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on 15 June 2012
I haven't read a book that captures this well what it is like to be a young adult in the time we live in. If you were born between 1980 and 2000, or somewhere around there, and to middle class parents, this is a book about YOU.
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Doug's a bit like a tasty supplement you sprinkle 'atop' your cereal, but is he a complete meal? 'Dazzlingly disposable', as The Daily Telegraph remarked nicely of the work that followed this one. Or he's like the Bible - or so I conclude after two books (of his); you can take out of it what you want. 'I'm still unsure if Earth is a penance or a reward', he says in a Time Out interview with John O'Connell - where he's also good on reference libraries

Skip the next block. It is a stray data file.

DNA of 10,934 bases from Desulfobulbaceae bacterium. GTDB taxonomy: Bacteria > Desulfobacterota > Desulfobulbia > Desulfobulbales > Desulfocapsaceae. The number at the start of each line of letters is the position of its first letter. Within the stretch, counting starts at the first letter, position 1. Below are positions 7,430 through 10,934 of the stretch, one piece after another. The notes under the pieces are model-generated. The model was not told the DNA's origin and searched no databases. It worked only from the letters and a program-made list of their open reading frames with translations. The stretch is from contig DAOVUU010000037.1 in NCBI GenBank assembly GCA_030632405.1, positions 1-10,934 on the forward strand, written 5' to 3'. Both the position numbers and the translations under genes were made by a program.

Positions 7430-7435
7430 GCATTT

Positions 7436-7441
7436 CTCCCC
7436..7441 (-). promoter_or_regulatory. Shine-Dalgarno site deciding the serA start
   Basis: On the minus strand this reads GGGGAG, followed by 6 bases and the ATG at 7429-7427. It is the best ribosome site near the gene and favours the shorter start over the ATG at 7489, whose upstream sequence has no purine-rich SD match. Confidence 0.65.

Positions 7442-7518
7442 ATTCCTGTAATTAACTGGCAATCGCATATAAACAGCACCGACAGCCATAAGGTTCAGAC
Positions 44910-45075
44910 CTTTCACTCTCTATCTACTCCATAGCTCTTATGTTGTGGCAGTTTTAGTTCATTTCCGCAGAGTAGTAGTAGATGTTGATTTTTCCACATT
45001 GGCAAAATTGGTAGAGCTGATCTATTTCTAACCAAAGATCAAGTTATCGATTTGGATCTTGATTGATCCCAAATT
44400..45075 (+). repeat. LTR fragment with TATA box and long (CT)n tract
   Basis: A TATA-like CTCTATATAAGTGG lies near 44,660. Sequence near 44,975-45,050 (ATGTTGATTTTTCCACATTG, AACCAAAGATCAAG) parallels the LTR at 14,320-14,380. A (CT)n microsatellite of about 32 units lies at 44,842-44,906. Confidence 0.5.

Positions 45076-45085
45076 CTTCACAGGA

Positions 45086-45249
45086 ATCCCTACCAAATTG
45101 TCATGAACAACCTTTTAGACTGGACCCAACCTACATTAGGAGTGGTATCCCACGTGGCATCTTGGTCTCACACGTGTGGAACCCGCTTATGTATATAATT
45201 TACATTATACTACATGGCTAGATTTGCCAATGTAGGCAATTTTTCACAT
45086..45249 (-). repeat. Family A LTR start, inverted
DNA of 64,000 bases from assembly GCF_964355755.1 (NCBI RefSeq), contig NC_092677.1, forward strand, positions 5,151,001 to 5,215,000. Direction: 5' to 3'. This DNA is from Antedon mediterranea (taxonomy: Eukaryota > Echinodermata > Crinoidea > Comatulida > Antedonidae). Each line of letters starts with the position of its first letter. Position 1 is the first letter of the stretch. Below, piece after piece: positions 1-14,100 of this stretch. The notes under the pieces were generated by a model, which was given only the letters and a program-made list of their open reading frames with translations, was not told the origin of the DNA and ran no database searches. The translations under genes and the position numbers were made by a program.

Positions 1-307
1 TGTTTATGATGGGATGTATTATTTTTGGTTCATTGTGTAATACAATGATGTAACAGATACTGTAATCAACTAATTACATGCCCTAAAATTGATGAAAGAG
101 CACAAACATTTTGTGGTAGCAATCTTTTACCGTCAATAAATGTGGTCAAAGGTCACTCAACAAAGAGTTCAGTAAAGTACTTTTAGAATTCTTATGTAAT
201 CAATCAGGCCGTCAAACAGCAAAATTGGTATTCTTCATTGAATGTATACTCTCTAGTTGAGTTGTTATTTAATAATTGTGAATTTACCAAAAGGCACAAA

Philosophical yet populist, prolific yet dependable, Coupland's someone we are lucky to have. These offcuts from Generation X are sheer decadence - though today's equivalent of Caligula's orgiastic excess (and subsequent anomie) is swimming pools as far as the eye can see - and it's also the one where Coupland outs himself. 'Admit it, Scout[to narrator] - you'd give it all away to look like a Chippendale dancer..' He has a thing about Save-On-Foods and the word beverage, but he can sketch a mean vignette - though the satire is edging closer to sentiment. Feeling our age already, Doug? The dialog(ue), and short takes, are quite filmic (is that good, or bad? probably yes) and not a little hokey - or 'uncomfortably numinous' as The Times said of Hey Nostradamus, where uncomfortably can be taken two ways. As for the Chippendales, well, they still await their Balzac